Maddox greets me at the side door of the attached garage. Thanks to a macrobiotic diet and a passion for carrot juice, he looks trim. He's dressed somewhat formally in a white dress shirt with cufflinks, a tie and dark slacks. He's instantly recognizable by the trademark black-rimmed glasses, the bald dome and the ears -- called "jug ears" in less sensitive times -- which have always lent him a disarming, Snow-White-elf appearance.
The combination of those distinctive features and a cocky grin makes for one of the most recognizable icons in Georgia history. Maddox was God's gift to editorial cartoonists - as well as to himself. He still wears one of the 17-jewel signature Lester wristwatchs -- "a quality watch, not like that trash Wallace sold" - that he sold at the souvenir shop he ran during the '70s in Underground Atlanta. On the dial is a caricature of Lester riding backwards on a bicycle. The letters in his name spell out the hours. The hour hand is a chicken drumstick, a pick handle tells the minutes.
The pick handle. It takes a peculiar sense of irony to laugh at the pick handle, which became, thanks to Maddox, an internationally known symbol of brute force on the side of white segregationists. At first, the handle was a decoration near the fireplace at the Pickrick restaurant, which Maddox built in 1947 alongside Northside Drive and Georgia Tech in the steel-mill neighborhood where he was raised. At the Pickrick, customer could "pick" their food and Maddox's employees would "rick," or pile, it up. Good food at rock-bottom prices attracted a large working-class following. So did Maddox's quirky, homespun advertisements in the Atlanta newspapers, which always began with "Pickrick says ... ." Over 17 years and many 16-hour work days in which Virginia Maddox and the four children pulled their share of the load, the restaurant evolved into a cafeteria big enough to seat 400 diners - 400 white diners, that is.
When African-Americans tried to integrate the restaurant in April 1964, after an unsuccessful attempt the year before, Lester "Pickrick" Maddox put the pick handles -- and a high-pressure water hose -- to another use. No, he and his employees never assaulted anyone, but on July 3, 1964, Maddox did swing a handle and bash the car roof of a black minister. He also waved a pistol and was hauled into court on gun charges, but was later acquitted by an all-white jury.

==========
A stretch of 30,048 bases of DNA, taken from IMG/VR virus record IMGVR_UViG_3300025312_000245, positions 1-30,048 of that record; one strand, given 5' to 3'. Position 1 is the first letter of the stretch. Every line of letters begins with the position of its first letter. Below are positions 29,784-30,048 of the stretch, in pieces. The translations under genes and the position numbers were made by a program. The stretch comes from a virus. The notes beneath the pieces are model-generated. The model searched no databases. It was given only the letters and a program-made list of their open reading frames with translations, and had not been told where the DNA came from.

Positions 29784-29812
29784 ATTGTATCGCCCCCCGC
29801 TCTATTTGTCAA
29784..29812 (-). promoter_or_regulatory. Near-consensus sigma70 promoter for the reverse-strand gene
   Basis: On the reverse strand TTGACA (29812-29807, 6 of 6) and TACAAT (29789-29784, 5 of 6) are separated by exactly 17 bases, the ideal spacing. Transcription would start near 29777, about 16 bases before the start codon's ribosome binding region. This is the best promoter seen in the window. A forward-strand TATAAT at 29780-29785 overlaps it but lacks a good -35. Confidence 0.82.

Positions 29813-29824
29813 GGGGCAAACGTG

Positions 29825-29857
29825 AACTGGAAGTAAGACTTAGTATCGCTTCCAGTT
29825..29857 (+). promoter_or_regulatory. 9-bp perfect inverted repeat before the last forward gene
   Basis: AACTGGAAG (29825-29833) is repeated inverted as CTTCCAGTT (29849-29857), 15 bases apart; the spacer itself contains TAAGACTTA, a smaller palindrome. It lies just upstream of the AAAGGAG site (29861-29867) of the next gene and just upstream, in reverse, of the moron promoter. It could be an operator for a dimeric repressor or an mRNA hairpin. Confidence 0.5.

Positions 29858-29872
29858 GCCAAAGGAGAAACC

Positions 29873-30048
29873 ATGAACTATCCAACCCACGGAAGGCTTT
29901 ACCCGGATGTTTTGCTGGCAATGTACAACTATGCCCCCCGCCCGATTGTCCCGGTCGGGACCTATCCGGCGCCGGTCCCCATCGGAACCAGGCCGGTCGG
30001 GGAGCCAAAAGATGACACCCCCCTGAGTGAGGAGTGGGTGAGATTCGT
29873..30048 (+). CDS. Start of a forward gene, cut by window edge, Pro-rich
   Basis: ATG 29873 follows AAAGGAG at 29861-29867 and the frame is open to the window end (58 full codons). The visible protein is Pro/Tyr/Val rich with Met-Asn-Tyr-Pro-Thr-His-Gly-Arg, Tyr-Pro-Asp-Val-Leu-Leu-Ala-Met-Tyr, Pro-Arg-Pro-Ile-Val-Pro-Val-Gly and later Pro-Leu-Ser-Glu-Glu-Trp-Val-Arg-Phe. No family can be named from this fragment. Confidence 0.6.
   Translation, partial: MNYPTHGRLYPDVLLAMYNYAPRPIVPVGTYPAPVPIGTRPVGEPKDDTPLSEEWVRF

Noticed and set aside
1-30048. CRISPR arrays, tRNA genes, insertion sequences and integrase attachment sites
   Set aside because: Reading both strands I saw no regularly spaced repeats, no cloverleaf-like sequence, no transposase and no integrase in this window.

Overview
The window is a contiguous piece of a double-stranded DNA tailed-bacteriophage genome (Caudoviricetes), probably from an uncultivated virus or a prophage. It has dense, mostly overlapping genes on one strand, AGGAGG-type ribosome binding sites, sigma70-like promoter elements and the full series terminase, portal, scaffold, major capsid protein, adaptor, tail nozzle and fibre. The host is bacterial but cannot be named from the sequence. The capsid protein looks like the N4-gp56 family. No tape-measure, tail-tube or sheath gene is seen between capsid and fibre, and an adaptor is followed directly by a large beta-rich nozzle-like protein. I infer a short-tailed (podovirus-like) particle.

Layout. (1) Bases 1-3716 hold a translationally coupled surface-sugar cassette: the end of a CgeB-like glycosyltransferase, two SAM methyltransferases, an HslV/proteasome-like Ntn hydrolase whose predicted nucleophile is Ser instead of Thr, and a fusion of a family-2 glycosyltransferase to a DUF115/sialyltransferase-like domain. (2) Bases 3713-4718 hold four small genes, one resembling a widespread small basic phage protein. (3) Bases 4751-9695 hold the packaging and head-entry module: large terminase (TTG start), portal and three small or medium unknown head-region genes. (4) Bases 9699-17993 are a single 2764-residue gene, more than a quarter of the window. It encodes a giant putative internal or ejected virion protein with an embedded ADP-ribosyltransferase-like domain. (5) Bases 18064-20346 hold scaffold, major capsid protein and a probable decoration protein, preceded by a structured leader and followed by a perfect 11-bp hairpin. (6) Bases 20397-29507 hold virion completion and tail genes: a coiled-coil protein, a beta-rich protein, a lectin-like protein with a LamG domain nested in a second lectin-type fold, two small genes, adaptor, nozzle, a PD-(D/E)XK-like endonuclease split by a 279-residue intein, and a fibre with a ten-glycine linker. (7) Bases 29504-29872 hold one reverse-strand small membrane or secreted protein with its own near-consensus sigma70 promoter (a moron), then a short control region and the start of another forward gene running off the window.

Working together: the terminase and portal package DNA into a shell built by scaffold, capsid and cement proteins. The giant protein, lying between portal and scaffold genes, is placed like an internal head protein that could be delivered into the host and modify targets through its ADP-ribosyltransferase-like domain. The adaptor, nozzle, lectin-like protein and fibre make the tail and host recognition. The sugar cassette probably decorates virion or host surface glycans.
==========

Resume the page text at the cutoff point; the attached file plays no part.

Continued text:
By not serving blacks in his restaurant, Maddox says he was merely exercising one of the rights of private ownership guaranteed all Americans by the Constitution. When he closed the restaurant rather than integrate under a federal injunction, he said that "my President, my Congress and the Communists have closed my business and ended a childhood dream."
It was never solely about race, Maddox says; it was about free enterprise. But because he had injected ugly race talk into his earlier political campaigns for mayor, his racial views now colored everything. Instead of the media covering the story about the little guy who defended his restaurant against the big, bad government, reporters covered the story of the little, white racist threatening black ministers and college students with ax handles.
To his blue-collar customers, who bought thousands of red handles known as "Pickrick drumsticks," Maddox became a folk hero. To the Atlanta business and social elite, he became the bumbling redneck who tarnished the reputation of "The City Too Busy To Hate." To the media, Maddox became the archetype of the Southern racist businessman, albeit a quick-witted one who was always available for a sound byte or a platter of delicious fried chicken, as he circulated through the restaurant, shaking hands and entertaining customers. State Rep. Billy McKinney of Atlanta remembers shaking Maddox's hand in 1964.
"He was selling his ax handles, and we went out to the place there, out to the Pickrick, and I fooled him. I grabbed his hand to shake it, and I wouldn't turn it loose. I had him. He had a little .22 or a little .25 or something -- one of those little, bitty guns -- and he tried to get his gun.
"But I held his hand. And I told him, 'I got your goddamn hand.'"
Years later, the pick handle resurfaced when Rev. Hosea Williams, former state representative and assistant to Martin Luther King Jr., introduced a bill to give the former governor a state pension. (By all accounts, Maddox left the governor's office more impoverished than any modern governor. He never parlayed his connections into high-paying consultant work or corporate board appointments.) On the day the bill was to be discussed, however, McKinney brought an axe handle to remind fellow legislators why Maddox didn't deserve a pension.
"Maddox was a segregationist and an obstruction to black progress," McKinney says, taking a break from this year's legislative session. "Had he prevailed, we'd still be segregated. And I don't want anybody to forget that."